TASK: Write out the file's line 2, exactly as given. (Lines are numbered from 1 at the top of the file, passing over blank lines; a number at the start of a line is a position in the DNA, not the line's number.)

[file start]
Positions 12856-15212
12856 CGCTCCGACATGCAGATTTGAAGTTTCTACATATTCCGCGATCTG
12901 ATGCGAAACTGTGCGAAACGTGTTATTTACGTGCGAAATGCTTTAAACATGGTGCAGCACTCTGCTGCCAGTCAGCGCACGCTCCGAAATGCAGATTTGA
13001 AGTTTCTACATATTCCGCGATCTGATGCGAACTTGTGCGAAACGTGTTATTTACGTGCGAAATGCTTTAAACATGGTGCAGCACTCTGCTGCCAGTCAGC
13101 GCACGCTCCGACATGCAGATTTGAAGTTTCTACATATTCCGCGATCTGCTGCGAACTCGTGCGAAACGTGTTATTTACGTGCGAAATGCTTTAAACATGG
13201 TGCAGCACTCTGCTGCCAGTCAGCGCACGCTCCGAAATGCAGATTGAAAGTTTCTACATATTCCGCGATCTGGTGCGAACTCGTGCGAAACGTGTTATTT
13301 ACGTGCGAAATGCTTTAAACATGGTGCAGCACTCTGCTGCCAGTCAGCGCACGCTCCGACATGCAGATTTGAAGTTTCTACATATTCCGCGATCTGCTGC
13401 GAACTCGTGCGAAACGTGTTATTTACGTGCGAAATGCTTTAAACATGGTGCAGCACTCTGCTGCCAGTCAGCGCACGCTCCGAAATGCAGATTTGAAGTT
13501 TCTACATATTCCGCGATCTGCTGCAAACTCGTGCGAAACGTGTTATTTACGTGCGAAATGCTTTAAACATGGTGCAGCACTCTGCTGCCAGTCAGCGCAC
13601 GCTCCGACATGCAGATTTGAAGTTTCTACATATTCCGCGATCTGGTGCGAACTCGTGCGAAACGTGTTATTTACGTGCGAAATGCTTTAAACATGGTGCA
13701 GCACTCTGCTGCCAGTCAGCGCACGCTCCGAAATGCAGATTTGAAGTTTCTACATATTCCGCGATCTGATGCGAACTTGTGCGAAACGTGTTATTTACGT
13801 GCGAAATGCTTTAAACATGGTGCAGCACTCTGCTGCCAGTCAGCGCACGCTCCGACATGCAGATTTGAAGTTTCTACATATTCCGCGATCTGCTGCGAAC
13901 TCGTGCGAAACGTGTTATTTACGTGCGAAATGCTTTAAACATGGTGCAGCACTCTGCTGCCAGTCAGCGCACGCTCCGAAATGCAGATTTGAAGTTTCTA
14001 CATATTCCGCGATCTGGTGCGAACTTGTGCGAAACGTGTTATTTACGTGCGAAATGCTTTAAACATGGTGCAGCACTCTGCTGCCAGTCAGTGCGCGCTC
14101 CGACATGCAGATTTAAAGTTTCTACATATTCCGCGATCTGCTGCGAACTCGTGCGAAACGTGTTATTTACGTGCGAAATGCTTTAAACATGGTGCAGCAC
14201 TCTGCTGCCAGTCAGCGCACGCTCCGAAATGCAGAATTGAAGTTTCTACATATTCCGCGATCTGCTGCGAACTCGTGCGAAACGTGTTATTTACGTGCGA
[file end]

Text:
12856 CGCTCCGACATGCAGATTTGAAGTTTCTACATATTCCGCGATCTG